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Daffodil Days 2010 campaign supports fight against cancer

Posted: February 15, 2010 2:04 p.m.
Updated: February 15, 2010 3:18 p.m.
The American Cancer Society has launched Daffodil Days 2010, an ongoing campaign running through March that will raise funds for cancer research and education by selling daffodils in communities nationwide.

Daffodil bouquets and stuffed animals can be purchased as home or office-brightening gifts for oneself, family, friends, co-workers or anybody else whose day needs a little cheer.

They can also be bought as caring "Gifts of Hope," then delivered anonymously to cancer patients in hospitals, doctor's offices, and treatment centers. In 2009, more than 20,000 Gifts of Hope were delivered throughout California.

Volunteers are still needed as coordinators who will take daffodil pre-orders from their work site, school, place of worship or organization. Volunteers are also needed for packing and delivering fresh-cut daffodils during February and March.

The money raised from Daffodil Days and other ACS fundraisers will help people stay well by preventing cancer or detecting it early, help people get well by being there for them during and after a cancer diagnosis, be invested in groundbreaking research and fight cancer by rallying lawmakers to pass laws to defeat the disease.

The Daffodil Days order submission deadline is March 1. Distribution day is March 23, and pick-up day is March 24 at Steve's Valencia Florist in Newhall. Orders $150 and more will be delivered by FedEx.

Steve's Valencia Florist is located at 23760 Lyons Ave., Newhall 91321.

About American Cancer Society and Daffodil Days
The American Cancer Society - also referred to as the "Official Sponsor of Birthdays" - is a nationwide, community-based voluntary health organization. Headquartered in Atlanta, Georgia, and with more than 3,400 offices, the ACS is dedicated to eliminating cancer as a major health problem by preventing cancer, saving lives, and diminishing suffering from cancer, through research, education, advocacy and service.

For more than 35 years, the Daffodil Days program has been making tremendous strides in the fight against cancer and providing hope for those facing the disease. According to ACS data, its research has contributed to a 15 percent decrease in the overall cancer death rate between the early 1990s and 2005. That means approximately 650,000 cancer deaths were avoided. Overall, 11 million cancer survivors in America will celebrate their birthday this year.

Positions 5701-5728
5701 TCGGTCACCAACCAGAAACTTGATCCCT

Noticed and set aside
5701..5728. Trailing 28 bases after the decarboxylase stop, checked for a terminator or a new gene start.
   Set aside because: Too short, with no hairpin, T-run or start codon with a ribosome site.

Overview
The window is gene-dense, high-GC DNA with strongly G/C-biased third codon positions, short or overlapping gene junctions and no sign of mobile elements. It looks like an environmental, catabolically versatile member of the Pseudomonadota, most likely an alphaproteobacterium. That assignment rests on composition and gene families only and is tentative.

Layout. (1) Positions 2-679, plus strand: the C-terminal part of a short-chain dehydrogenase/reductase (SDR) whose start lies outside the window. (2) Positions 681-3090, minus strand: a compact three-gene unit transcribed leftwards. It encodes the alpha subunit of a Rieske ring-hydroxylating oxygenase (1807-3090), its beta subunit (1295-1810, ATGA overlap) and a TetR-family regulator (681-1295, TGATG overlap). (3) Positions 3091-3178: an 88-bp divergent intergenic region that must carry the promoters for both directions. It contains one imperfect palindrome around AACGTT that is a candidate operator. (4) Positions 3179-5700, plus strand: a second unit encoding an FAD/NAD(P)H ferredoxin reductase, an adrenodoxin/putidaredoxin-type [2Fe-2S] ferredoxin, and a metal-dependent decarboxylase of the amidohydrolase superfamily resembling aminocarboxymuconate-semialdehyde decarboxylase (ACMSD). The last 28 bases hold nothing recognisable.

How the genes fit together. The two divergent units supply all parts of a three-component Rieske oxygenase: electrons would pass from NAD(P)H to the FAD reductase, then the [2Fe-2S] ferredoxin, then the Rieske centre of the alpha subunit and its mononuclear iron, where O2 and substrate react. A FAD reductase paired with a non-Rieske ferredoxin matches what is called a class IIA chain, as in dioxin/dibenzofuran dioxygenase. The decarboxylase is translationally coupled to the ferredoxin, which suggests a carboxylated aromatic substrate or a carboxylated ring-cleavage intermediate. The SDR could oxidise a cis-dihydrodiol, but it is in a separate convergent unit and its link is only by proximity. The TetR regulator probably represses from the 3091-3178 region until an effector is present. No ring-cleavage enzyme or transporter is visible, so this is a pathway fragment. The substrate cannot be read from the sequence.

"The Gift of Hope, which helps fund cancer research, education, local patient services and advocacy efforts, is a unique gift you give to a cancer survivor as well as to yourself," said Nancy Coulter, a longtime ACS Santa Clarita Valley Unit volunteer and ACS past president.

"The feeling of reaching out anonymously and letting a cancer survivor know they are not alone ... that there is someone in their community who wants them to get better, it is just so heart-warming and meaningful."

Coulter intimately understands the need for hope when cancer enters one's life.

Her daughter, Heather Warrick, has been living with metastatic breast cancer for more than 16 years. Despite the immense physical and emotional weight of her ongoing battle and treatments, Warrick faithfully works for the American Cancer Society SCV Unit as its Health Programs Manager - and supports the fight against cancer each day with the utmost optimism and courage.

Daffodil Days is a significant part of that mission, Warrick said.

"Daffodil Days brings hope and awareness to the community. It means another step towards finding a cure," Warrick commented, then asked, "What better way to bring a smile to a patient?"

This story is posted in The Signal's SCV Raw section. Click here for more information about SCV Raw.


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